For failing to put in place a proper legislative framework for the oil and gas industry, Nigeria has lost over $200 billion worth of investments in the last 10 years.

Ike Chioke, Group Managing Director of Afrinvest, stated this in Abuja while presenting the 2018 edition of the Annual Nigeria Banking Sector Report.

Chioke who lamented that substantial revenue as investments have been held back due to lack of clarity of the fiscal regime, called on the National Assembly and Executive to get the Petroleum Industry Governance Bill passed and signed into law as soon as possible.

"Without passing the bill, we have basically shortchanged the economy of additional new investments into the sector; a sector that is responsible for 90 percent of our foreign exchange and stabilizing most of our income.

"So, something needs to be done because the opportunity cost of that, we have estimated it is something around $200 billion of investment we have lost in the last 10 years.

"And when we are thinking about how we can unlock value in this economy, it is clearly sitting on our table. And it is really between our legislators and our executive to do the needful and get that bill passed," he said.

First introduced in the National Assembly in 2008, the bill seeks to increase petroleum exploration and production, boost domestic gas supply, establish a viable national oil company, create an efficient regulatory entity, enhance transparency and accountability in the industry, among other objectives.

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However, after several years of lying before the National Assembly, it was broken down into four components in the Eighth National Assembly for quick passage.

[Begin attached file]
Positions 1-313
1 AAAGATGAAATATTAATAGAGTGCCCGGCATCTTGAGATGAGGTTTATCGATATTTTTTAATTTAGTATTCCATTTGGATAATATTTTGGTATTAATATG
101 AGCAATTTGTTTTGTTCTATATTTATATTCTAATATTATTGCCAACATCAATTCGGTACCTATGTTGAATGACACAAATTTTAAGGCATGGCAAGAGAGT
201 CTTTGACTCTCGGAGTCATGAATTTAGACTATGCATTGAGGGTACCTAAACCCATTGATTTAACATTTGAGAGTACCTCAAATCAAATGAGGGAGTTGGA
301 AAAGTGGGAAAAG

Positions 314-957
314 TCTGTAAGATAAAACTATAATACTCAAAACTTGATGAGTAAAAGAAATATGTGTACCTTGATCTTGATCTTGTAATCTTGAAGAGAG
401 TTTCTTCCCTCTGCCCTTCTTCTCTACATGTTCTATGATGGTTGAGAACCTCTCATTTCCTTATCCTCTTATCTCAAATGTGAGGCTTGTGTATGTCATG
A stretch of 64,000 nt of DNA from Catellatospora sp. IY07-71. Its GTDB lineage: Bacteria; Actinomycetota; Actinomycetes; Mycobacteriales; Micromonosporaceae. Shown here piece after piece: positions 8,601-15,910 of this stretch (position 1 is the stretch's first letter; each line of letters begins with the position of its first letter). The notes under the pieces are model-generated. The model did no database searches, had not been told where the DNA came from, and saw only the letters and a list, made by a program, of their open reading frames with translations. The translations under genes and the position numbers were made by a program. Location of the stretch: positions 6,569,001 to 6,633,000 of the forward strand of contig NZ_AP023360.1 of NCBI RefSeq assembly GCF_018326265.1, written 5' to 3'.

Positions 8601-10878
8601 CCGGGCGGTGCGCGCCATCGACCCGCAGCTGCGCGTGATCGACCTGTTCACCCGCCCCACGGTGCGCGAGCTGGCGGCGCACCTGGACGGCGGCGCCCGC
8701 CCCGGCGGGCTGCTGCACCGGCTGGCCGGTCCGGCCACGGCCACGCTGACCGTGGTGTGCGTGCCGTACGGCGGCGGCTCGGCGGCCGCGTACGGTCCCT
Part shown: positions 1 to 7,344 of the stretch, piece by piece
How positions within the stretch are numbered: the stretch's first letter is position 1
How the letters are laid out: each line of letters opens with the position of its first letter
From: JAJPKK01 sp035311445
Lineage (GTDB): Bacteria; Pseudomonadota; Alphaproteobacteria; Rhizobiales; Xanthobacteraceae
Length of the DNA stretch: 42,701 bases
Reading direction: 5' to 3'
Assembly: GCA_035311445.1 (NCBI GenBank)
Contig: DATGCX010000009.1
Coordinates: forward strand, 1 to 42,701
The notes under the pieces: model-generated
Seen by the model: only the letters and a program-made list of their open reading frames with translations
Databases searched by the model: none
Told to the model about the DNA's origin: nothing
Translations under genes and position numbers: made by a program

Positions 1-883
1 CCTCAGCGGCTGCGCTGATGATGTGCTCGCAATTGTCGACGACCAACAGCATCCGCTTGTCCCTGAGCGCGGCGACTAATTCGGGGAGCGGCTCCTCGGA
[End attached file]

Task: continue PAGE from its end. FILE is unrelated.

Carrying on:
The cluster bills include: The Petroleum Industry Governance Bill (PIGB); Petroleum Industry Fiscal Regime Bill; Upstream and Midstream Administration Bill; Host Community (Development) Fund Bill and the Petroleum Revenue Bill.

Although both chambers of the National Assembly finally passed the harmonised version of the PIGB before embarking on annual recess in July, President Muhammadu Buhari declined assent to the bill claiming some of the provisions were contrary to the present administration's policy.

The other four bills are at committee stage.

However, at resumption on October 9, Senate President Bukola Saraki announced a seven-man committee chaired by Senator David Umaru to look into the rejected bill.

Since then, the committee is yet to commence work, even as there are concerns that the Bill may not be passed before the end of the Eighth National Assembly in June 2019.

The 2018 Nigerian Banking Report expressed concern that as elections take centre stage in the next four months, politics may take centre stage while critical legislations may be relegated to the background.

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